German EV charging points, power sales to take off
The number of public charging points needed by electric vehicles (EV) in Germany could jump more than tenfold and the value of the market for power sales could surge as much as 23% by 2030, researchers Boston Consulting Group (BCG) said on Wednesday.
Keen to cut emissions from transport by expanding the use of EVs, policymakers in Europe's biggest economy launched a €3 billion (roughly R51,695,200,000) scheme last November to support sales of EVs and related equipment.
There are now about 35,000 charging points available for EV users that seek public loading facilities in addition to workplace or home charging, BCG noted in the Germany part of a Europe-wide sector study.
Electricity sales for private and public EV charging needs put together are worth €300-500m per year (roughly R5,170,578,000 to R8,618,203,060).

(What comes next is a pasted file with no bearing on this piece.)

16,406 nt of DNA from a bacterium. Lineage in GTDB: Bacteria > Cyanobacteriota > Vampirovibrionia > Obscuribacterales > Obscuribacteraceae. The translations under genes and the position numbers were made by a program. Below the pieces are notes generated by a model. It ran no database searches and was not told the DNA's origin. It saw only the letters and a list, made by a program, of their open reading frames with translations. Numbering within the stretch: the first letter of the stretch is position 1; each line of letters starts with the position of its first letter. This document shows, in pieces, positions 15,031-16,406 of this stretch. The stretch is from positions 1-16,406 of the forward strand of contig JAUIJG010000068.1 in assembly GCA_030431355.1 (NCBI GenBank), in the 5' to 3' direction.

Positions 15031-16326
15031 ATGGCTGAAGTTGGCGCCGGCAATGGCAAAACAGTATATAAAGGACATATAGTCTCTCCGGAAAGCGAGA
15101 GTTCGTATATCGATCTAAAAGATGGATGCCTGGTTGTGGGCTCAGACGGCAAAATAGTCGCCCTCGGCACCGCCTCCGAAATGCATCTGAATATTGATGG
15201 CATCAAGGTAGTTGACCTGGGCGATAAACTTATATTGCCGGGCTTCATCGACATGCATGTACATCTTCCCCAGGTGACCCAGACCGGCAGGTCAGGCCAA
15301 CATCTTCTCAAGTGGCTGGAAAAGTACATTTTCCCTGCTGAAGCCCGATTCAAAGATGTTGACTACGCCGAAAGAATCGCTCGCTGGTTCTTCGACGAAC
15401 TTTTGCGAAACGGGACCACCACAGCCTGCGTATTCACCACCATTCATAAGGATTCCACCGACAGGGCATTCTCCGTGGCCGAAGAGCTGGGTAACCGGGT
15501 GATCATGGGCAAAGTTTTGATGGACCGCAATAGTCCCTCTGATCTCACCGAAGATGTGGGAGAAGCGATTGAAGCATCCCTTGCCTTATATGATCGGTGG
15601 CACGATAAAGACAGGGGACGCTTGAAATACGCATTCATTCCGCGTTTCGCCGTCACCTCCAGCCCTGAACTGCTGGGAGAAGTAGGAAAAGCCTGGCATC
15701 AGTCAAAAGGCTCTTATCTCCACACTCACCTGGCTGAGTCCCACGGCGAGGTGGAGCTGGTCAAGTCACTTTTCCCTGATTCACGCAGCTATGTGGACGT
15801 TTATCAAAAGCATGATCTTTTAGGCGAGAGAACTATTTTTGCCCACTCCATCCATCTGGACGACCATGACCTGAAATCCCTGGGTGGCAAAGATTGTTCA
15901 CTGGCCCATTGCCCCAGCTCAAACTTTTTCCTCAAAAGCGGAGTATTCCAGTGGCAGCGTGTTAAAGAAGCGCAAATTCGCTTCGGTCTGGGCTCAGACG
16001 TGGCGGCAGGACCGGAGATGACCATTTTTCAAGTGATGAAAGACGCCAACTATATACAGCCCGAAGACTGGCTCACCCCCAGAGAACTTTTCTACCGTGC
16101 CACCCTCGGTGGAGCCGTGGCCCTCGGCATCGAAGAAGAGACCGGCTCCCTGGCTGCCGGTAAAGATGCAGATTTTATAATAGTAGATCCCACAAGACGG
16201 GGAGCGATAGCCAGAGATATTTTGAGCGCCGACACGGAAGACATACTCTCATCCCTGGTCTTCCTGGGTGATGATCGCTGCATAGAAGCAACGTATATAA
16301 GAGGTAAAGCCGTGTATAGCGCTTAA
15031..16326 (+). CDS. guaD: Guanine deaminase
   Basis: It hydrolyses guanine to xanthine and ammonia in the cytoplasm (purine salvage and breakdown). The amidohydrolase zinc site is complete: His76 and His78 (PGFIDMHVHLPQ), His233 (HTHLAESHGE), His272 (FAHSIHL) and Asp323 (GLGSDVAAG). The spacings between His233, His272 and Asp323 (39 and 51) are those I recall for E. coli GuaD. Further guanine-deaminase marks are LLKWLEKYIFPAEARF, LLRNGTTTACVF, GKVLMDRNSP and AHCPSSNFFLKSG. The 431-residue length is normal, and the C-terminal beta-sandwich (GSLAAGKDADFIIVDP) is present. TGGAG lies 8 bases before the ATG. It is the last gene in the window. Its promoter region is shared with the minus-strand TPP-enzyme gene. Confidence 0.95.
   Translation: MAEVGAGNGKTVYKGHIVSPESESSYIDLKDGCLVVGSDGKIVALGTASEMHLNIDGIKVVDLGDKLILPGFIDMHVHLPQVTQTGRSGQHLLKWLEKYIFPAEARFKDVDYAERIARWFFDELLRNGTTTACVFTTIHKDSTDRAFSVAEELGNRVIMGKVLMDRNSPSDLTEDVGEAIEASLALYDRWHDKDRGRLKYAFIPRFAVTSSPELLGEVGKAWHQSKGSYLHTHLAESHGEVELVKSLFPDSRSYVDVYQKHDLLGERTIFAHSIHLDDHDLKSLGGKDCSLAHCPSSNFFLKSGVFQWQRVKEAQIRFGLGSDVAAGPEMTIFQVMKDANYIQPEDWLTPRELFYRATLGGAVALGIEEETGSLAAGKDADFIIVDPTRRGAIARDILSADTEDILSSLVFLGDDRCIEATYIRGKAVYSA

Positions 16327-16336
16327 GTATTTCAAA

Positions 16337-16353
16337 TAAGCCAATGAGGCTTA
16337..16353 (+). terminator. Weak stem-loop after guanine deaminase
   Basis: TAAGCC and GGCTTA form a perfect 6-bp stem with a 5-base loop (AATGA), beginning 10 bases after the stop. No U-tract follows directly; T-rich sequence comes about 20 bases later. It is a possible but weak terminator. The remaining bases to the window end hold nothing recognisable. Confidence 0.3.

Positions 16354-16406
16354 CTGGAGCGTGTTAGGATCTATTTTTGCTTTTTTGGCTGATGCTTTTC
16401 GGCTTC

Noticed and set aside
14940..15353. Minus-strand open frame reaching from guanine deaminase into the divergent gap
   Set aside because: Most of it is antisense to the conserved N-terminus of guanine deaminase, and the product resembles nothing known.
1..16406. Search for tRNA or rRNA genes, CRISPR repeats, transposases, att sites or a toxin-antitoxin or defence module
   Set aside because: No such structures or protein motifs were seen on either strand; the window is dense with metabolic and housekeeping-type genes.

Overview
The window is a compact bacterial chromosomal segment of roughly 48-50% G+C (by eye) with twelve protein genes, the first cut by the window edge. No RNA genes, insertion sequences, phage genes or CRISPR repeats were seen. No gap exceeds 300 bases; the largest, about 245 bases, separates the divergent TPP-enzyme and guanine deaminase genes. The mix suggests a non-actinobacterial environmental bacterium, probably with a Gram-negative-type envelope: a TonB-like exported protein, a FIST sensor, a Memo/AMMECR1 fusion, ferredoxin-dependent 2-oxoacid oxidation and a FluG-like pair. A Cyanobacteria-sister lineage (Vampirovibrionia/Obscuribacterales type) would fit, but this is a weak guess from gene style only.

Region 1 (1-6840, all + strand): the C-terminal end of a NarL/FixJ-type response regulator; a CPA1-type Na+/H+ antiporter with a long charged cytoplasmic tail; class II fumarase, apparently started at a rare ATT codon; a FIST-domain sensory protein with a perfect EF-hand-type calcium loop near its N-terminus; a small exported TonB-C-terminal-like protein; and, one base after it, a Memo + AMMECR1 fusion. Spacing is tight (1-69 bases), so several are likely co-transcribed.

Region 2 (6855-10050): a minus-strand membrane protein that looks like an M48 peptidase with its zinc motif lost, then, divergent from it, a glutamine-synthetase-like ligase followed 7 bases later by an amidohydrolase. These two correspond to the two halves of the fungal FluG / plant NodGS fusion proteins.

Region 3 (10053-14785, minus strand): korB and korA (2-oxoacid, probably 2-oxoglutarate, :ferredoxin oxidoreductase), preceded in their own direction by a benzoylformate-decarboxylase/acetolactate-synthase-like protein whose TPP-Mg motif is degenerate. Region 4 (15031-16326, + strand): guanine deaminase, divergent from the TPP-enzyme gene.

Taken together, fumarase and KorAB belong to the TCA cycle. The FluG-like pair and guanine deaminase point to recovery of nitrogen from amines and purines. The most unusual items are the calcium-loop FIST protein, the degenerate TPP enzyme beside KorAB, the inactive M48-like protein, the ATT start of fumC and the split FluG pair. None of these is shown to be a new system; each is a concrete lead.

But by 2030, the number of charging points could increase to 400,000 and annual sales values to €7bn (roughly R120,653,119,300), said Christian Wagener, one of the authors.
“A billion euros market is emerging, with attractive growth opportunities,” he said.
The report, “Winning the Battle in the EV Charging Ecosystem,” said owners of residences with private charging boxes were taking advantage and driving the initial rollout of EVs.
Later on, there would be a shift to more public charging as car users' behaviour patterns change.
By 2030, about 40-50% of power would be supplied by public chargers as opposed to one third at the moment, BCG said.
Rather than making targeted visits to petrol stations, EV users would combine opportunities for loading or topping up power with shopping or leisure activities.
Oil companies could play a big role in the shift, with conventional filling stations rethinking their offerings, while utility companies focus on digitising power flows and billing, to try to secure their space in the new set-up.